Entretien avec Pierre Morlet du Quatuor Diotima

Published on May 31, 2017

Founded in 1996 by Pierre Morlet, cellist and only member of the original formation, the Diotima quartet celebrated its 21st anniversary last year. The result of a series of events provoked by the Conservatoire national supérieur de musique et de danse de Paris, Diotima first worked on the contemporary repertory, with the will to become the instrument of new composers, before exploring the repertory of the past. An atypical path and a constant journey between centuries, which reflect a commitment to current creations and the desire to highlight the great classic composers who inspire the quartet, particularly Bartók, Debussy and Ravel, the final quartets by Schubert and Beethoven, the composers of the Vienna School or Janácek. Their recordings have recieved several awards (5 Diapason d’or). These privileged interpreters of composers such as Helmut Lachenmann, Toshio Hosokawa, Alberto Posadas, and Rebecca Saunders, and European festivals, Diotima is one of the world’s most requested quartets.

Diotima is a guest at ManiFeste-2017, IRCAM’s multidisciplinary festival and academy. In the Composition Workshop: String Quartet, Chaya Czernowin and the members of the quartet gave to 5 young composers the opportunity to write a new work with or without electronics, to explore and test all the instruments and formation's possibilities together. In parallel, during the Interpretation Master Class: String Quartet, The Diotima quartet offered to young quartets the opportunity to work on the 4th string quartet with electronics by Jonathan Harvey as well as quartets from the 20th century in connection with the new thematic exhibition in the Centre Pompidou Modern collection, entitled « L'Œil écoute ».

Interview de Pierre Morlet

The advent of electronics – which is a central issue at IRCAM - transforms techniques, playing modes and listening. Today, does its use seem to you necessary, or unavoidable?

When one is in Paris, it’s impossible to miss out on music with electronics. Music today always tries to open, to widen, to look for new tones. It’s perfectly logical to go towards electronics, and - as a quartet based in Paris - going towards electronics, means coming to IRCAM. Even back when ManiFeste was still called Agora and the Philharmonie de Paris didn’t exist, it was here and at the Centre Pompidou that we could listen to concerts with electronics, for example those of the Ensemble intercontemporain. Paris remains the central place of serious music with electronics and attracts many creators. The American composer Ashley Fure, with whom we will premiere a piece with electronics, had come to IRCAM to follow the Cursus; she now performs between France and the USA. There are also composers who live in Paris and developed an interest in electronics. For the past few years, students from the Conservatoire de Paris can validate a school year by following IRCAM’s Cursus program. Electronics are now well integrated in the musical landscape.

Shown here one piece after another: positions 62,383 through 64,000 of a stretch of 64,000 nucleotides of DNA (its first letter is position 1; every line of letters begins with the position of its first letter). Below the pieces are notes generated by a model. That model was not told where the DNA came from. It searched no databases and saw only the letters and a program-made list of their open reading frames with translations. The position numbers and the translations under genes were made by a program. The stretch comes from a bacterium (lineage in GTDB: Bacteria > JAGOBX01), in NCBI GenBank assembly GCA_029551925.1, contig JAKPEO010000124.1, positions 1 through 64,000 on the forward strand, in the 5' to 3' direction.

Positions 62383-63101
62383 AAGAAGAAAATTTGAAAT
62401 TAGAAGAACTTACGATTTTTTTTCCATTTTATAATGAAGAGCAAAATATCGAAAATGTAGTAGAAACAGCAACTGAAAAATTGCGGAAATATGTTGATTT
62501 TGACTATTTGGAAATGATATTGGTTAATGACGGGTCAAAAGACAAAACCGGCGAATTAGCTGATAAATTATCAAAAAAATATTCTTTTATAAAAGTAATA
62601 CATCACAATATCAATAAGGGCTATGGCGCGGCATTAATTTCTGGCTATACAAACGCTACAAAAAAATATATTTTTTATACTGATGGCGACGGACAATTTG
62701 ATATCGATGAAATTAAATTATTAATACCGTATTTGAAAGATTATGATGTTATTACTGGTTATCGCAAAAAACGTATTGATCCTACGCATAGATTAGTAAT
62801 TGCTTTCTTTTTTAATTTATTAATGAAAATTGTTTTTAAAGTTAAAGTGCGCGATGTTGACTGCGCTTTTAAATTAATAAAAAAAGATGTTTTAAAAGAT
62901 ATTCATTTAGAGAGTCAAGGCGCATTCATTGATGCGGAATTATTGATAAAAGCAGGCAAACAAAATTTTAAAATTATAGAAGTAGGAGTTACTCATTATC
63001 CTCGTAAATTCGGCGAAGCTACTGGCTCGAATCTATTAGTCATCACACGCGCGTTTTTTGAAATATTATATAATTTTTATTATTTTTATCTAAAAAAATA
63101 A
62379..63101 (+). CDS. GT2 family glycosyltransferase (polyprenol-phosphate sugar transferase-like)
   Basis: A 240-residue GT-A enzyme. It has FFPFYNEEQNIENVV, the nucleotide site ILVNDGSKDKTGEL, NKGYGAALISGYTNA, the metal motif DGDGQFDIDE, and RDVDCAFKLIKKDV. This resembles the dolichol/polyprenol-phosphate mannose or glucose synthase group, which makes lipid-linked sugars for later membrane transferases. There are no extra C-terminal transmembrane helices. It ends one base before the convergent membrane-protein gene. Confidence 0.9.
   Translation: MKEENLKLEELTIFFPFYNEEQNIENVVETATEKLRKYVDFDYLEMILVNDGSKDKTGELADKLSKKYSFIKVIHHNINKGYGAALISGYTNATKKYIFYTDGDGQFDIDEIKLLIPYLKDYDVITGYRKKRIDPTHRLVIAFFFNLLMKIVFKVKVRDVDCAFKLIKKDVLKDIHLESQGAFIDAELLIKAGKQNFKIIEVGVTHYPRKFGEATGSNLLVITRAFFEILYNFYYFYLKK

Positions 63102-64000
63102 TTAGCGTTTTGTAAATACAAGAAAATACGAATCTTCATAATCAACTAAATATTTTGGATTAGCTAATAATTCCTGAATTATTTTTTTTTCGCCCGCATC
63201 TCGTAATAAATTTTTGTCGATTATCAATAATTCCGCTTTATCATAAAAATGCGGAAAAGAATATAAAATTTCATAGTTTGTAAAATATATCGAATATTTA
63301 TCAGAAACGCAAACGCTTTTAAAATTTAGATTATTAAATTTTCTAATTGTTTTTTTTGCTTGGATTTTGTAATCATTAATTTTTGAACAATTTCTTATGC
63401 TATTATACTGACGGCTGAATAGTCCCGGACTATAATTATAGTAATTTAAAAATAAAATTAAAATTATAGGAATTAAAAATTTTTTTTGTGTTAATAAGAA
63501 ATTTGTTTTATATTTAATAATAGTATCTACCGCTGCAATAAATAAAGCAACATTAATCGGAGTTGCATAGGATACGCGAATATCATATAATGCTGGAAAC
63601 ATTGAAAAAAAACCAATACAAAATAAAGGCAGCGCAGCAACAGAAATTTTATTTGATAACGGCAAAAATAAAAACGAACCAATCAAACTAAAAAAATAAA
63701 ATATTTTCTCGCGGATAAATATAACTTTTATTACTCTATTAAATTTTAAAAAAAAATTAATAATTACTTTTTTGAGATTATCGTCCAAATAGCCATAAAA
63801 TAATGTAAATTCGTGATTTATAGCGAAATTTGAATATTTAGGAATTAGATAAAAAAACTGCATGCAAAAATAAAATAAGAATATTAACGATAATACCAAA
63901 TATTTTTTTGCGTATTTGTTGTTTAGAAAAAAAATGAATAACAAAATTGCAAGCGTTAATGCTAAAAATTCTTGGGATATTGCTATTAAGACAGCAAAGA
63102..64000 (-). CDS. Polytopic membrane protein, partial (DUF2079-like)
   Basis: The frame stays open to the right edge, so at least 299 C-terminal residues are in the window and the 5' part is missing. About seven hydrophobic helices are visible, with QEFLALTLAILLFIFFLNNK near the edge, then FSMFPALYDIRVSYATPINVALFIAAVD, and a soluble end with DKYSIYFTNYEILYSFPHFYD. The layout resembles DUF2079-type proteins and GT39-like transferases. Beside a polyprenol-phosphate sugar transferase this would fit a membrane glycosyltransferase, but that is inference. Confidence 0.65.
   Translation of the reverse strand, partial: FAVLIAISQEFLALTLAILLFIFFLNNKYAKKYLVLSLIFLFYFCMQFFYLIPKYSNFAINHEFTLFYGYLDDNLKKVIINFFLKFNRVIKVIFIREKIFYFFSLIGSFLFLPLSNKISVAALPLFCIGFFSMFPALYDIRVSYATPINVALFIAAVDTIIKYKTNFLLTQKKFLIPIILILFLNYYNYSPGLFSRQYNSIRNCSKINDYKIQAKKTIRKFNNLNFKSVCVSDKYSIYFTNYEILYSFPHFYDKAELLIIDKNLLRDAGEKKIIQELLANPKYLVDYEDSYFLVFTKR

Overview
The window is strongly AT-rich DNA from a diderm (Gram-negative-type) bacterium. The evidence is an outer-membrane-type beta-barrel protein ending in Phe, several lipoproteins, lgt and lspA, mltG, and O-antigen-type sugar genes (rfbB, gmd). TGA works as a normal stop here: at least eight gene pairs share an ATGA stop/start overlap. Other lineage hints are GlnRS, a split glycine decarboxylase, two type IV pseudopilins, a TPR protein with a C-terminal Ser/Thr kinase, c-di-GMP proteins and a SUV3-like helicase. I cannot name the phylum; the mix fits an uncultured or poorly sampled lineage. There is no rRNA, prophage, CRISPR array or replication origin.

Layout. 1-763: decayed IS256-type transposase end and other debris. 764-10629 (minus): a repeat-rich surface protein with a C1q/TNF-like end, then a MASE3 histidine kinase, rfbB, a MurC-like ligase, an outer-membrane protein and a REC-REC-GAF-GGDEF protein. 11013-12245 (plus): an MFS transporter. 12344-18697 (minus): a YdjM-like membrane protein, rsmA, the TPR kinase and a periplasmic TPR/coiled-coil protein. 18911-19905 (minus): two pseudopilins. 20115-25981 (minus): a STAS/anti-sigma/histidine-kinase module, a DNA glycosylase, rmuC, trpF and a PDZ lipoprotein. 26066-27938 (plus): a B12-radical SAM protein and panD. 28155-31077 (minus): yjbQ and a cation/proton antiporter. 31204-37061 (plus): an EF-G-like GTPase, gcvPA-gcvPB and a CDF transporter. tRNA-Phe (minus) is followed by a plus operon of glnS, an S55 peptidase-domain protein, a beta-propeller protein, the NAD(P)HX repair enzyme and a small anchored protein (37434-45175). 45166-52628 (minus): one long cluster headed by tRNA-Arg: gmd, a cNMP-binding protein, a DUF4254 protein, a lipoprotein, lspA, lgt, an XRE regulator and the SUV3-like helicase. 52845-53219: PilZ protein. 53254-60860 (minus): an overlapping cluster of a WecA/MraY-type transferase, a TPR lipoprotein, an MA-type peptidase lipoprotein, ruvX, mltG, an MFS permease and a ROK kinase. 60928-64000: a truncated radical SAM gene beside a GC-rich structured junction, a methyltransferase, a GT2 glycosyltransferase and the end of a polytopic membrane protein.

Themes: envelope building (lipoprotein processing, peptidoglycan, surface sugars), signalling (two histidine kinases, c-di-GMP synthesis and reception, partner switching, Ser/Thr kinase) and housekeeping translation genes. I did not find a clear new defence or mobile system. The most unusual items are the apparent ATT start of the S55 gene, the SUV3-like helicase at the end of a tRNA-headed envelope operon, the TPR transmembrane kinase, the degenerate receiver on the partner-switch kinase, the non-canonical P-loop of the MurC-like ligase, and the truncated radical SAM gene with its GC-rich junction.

IRCAM is a pride and a unique opportunity. The studios are financed by the state; it’s a real place for research, work, and meetings among very different people. As the composer Philippe Manoury says so well; "at IRCAM, I met everybody".

Pierre Morlet © Molina Visuals

The quartet was established 21 years ago. How did electronics came in your pieces?

Electronics arrived very naturally in our interpretations, it’s a journey one would not think about. Simply because when we are interested in new music, it’s necessary to include all that it has to offer.

Nowadays, music with electronics represents a very important, rather rich and unique repertory. It’s changed a lot these last few years, democratized by software and laptops, letting technologies circulate widely. In a way, it is also IRCAM’s will. Beyond being able to create works in the luxurious conditions available here, it’s essential to have the possibility of playing them somewhere else in the world.